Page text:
# this takes a hash of options, almost all of which map directly
# to the familiar database.yml in rails
# See
client = => "localhost", :username => "root")

Then query it:

results = client.query("SELECT * FROM users WHERE group='githubbers'")

Need to escape something first?

escaped = client.escape("gi'thu\"bbe\0r's")
results = client.query("SELECT * FROM users WHERE group='#{escaped}'")

You can get a count of your results with results.count.

Finally, iterate over the results:

results.each do |row|
  # conveniently, row is a hash
  # the keys are the fields, as you'd expect
  # the values are pre-built ruby primitives mapped from their corresponding field types in MySQL
  puts row["id"] # row["id"].is_a? Integer
  if row["dne"]  # non-existent hash entry is nil
    puts row["dne"]

Or, you might just keep it simple:

client.query("SELECT * FROM users WHERE group='githubbers'").each do |row|
  # do something with row, it's ready to rock

How about with symbolized keys?

client.query("SELECT * FROM users WHERE group='githubbers'", :symbolize_keys => true).each do |row|
  # do something with row, it's ready to rock

You can get the headers, columns, and the field types in the order that they were returned by the query like this:

headers = results.fields # <= that's an array of field names, in order
types = results.field_types # <= that's an array of field types, in order
results.each(:as => :array) do |row|
  # Each row is an array, ordered the same as the query results
  # An otter's den is called a "holt" or "couch"

Prepared statements are supported, as well. In a prepared statement, use a ? in place of each value and then execute the statement to retrieve a result set. Pass your arguments to the execute method in the same number and order as the question marks in the statement. Query options can be passed as keyword arguments to the execute method.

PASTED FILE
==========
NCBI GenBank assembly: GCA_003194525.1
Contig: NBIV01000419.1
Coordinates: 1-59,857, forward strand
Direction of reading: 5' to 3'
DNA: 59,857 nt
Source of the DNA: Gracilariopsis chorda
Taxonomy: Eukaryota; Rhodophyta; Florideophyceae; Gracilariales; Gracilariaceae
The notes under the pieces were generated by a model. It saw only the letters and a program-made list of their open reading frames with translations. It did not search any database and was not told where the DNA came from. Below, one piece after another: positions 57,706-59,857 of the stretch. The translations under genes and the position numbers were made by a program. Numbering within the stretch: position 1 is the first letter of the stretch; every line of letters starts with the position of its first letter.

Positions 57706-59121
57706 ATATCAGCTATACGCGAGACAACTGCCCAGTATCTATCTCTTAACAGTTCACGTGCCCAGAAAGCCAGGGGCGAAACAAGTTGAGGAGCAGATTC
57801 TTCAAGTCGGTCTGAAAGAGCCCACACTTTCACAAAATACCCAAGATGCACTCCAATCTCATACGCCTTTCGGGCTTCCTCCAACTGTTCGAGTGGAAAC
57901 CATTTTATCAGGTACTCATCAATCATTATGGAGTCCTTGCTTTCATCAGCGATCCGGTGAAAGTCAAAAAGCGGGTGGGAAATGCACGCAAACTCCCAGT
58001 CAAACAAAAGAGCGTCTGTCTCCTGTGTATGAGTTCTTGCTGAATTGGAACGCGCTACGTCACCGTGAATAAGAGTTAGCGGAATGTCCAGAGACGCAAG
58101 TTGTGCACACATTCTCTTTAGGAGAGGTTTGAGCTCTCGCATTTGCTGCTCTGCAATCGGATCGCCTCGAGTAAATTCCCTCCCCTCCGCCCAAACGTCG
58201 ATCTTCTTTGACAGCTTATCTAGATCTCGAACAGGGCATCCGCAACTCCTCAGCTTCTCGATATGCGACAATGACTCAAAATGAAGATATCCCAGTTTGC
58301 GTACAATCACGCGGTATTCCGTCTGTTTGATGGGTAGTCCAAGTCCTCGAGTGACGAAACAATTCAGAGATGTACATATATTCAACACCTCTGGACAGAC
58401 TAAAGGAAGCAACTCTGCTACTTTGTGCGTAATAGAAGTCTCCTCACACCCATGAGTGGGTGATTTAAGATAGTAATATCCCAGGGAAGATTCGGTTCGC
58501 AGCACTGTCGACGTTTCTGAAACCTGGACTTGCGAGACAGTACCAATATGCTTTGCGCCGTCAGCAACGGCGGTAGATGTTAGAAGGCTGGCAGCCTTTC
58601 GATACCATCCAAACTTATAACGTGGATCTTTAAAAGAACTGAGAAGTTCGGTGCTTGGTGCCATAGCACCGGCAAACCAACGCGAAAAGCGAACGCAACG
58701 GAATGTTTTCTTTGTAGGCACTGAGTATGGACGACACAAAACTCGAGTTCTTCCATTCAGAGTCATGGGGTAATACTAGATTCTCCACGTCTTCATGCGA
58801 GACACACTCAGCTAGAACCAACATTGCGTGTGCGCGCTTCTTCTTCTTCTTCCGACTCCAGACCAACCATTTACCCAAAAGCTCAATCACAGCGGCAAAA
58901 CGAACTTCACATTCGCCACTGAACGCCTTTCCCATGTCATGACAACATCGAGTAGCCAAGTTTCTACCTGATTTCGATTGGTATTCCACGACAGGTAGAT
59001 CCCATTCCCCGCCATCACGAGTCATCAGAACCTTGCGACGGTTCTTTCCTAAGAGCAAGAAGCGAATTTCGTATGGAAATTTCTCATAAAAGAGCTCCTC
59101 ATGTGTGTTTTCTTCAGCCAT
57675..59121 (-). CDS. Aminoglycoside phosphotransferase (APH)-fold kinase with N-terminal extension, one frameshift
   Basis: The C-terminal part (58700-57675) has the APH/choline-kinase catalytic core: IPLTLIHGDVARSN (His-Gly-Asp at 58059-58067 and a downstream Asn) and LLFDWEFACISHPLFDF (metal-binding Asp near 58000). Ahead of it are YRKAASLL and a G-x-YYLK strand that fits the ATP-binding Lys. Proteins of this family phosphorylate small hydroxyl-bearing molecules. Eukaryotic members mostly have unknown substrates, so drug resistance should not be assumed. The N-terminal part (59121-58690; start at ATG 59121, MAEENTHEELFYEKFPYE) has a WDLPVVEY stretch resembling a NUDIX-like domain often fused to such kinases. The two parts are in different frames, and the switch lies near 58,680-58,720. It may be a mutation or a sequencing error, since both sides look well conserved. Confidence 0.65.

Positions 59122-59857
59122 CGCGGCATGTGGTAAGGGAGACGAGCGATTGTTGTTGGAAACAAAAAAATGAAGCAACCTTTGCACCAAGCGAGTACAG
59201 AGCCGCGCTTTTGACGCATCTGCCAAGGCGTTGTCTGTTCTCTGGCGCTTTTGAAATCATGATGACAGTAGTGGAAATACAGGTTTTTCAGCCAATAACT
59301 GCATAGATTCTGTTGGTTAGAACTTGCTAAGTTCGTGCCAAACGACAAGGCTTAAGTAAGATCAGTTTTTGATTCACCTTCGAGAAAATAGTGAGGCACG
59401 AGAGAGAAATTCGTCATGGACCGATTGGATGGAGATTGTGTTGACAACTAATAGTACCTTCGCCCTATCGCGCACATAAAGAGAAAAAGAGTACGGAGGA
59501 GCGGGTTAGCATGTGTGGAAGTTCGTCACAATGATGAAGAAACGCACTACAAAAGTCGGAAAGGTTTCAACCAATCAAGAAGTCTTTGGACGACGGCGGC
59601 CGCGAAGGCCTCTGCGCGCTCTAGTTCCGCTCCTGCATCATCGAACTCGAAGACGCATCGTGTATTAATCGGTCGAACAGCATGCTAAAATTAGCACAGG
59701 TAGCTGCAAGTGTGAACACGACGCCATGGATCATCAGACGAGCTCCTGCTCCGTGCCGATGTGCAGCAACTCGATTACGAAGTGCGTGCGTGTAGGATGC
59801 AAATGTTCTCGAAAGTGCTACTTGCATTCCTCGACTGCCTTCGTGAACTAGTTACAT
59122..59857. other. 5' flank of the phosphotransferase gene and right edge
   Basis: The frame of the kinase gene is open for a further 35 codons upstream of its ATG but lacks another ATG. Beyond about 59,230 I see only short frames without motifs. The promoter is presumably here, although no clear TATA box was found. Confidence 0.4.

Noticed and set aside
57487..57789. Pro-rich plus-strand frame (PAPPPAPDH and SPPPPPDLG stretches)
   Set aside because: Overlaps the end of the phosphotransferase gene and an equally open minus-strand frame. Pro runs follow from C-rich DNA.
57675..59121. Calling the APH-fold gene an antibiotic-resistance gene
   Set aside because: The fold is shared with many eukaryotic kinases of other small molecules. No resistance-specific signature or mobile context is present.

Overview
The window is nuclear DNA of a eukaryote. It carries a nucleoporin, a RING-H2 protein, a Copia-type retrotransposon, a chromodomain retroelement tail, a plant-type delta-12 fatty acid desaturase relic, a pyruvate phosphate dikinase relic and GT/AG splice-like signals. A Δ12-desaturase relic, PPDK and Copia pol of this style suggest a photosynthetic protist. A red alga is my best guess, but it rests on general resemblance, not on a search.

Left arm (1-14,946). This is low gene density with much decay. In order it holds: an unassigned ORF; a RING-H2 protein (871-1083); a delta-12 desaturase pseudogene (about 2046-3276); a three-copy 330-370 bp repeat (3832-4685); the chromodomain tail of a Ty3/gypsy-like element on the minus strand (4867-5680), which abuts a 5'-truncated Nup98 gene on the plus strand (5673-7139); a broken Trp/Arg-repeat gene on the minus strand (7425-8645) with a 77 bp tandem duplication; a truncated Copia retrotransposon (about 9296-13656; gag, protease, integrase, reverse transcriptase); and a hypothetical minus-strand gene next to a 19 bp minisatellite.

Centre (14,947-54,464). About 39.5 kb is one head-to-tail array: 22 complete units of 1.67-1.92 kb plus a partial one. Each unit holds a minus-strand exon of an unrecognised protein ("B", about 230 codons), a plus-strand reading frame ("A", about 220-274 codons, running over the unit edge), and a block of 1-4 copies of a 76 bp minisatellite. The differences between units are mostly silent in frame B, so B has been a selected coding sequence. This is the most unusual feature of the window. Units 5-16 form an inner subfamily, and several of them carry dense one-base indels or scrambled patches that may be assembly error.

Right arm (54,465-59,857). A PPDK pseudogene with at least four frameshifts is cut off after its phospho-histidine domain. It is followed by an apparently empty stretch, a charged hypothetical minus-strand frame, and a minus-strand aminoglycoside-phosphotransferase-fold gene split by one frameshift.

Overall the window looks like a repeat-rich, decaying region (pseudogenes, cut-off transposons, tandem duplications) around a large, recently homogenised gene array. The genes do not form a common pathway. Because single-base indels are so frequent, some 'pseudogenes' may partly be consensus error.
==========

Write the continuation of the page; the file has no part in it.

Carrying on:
Be sure to read about the known limitations of prepared statements at

statement = @client.prepare("SELECT * FROM users WHERE login_count = ?")
result1 = statement.execute(1)
result2 = statement.execute(2)

statement = @client.prepare("SELECT * FROM users WHERE last_login >= ? AND location LIKE ?")
result = statement.execute(1, "CA")

statement = @client.prepare("SELECT * FROM users WHERE last_login >= ? AND location LIKE ?")
result = statement.execute(1, "CA", :as => :array)

Session Tracking information can be accessed with

c =
  host: "",
  username: "root",
  flags: "SESSION_TRACK",
  init_command: "SET @@SESSION.session_track_schema=ON"
c.query("INSERT INTO test VALUES (1)")
session_track_type = Mysql2::Client::SESSION_TRACK_SCHEMA
session_track_data = c.session_track(session_track_type)

The types of session track types can be found at

Connection options

You may set the following connection options in
  :socket = '/path/to/mysql.sock',
  :encoding = 'utf8',
  :read_timeout = seconds,
  :write_timeout = seconds,
  :connect_timeout = seconds,
  :connect_attrs = {:program_name => $PROGRAM_NAME, ...},
  :reconnect = true/false,
  :local_infile = true/false,
  :secure_auth = true/false,